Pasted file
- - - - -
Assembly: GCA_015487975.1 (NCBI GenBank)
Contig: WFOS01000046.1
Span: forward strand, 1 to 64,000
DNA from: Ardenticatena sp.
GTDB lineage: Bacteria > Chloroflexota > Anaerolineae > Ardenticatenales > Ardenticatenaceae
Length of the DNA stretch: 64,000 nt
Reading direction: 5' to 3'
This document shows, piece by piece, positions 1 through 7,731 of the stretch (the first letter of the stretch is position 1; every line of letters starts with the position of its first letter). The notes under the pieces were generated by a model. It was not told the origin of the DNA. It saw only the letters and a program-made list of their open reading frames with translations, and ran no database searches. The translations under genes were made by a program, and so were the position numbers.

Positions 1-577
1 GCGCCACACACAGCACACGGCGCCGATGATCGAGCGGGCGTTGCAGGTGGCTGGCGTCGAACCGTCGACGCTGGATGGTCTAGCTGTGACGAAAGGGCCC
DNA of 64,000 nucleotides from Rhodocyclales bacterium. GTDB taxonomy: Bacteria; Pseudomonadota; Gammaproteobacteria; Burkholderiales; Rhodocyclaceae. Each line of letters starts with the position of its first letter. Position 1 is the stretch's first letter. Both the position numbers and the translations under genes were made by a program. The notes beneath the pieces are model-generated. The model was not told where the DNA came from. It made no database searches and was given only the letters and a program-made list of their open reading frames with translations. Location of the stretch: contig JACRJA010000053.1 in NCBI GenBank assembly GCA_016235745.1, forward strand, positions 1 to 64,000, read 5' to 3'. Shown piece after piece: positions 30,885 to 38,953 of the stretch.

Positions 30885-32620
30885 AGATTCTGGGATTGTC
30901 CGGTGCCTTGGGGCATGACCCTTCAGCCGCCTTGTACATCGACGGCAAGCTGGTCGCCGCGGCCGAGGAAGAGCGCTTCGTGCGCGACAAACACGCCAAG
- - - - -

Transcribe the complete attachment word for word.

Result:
Assembly: GCA_015487975.1 (NCBI GenBank)
Contig: WFOS01000046.1
Span: forward strand, 1 to 64,000
DNA from: Ardenticatena sp.
GTDB lineage: Bacteria > Chloroflexota > Anaerolineae > Ardenticatenales > Ardenticatenaceae
Length of the DNA stretch: 64,000 nt
Reading direction: 5' to 3'
This document shows, piece by piece, positions 1 through 7,731 of the stretch (the first letter of the stretch is position 1; every line of letters starts with the position of its first letter). The notes under the pieces were generated by a model. It was not told the origin of the DNA. It saw only the letters and a program-made list of their open reading frames with translations, and ran no database searches. The translations under genes were made by a program, and so were the position numbers.

Positions 1-577
1 GCGCCACACACAGCACACGGCGCCGATGATCGAGCGGGCGTTGCAGGTGGCTGGCGTCGAACCGTCGACGCTGGATGGTCTAGCTGTGACGAAAGGGCCC
DNA of 64,000 nucleotides from Rhodocyclales bacterium. GTDB taxonomy: Bacteria; Pseudomonadota; Gammaproteobacteria; Burkholderiales; Rhodocyclaceae. Each line of letters starts with the position of its first letter. Position 1 is the stretch's first letter. Both the position numbers and the translations under genes were made by a program. The notes beneath the pieces are model-generated. The model was not told where the DNA came from. It made no database searches and was given only the letters and a program-made list of their open reading frames with translations. Location of the stretch: contig JACRJA010000053.1 in NCBI GenBank assembly GCA_016235745.1, forward strand, positions 1 to 64,000, read 5' to 3'. Shown piece after piece: positions 30,885 to 38,953 of the stretch.

Positions 30885-32620
30885 AGATTCTGGGATTGTC
30901 CGGTGCCTTGGGGCATGACCCTTCAGCCGCCTTGTACATCGACGGCAAGCTGGTCGCCGCGGCCGAGGAAGAGCGCTTCGTGCGCGACAAACACGCCAAG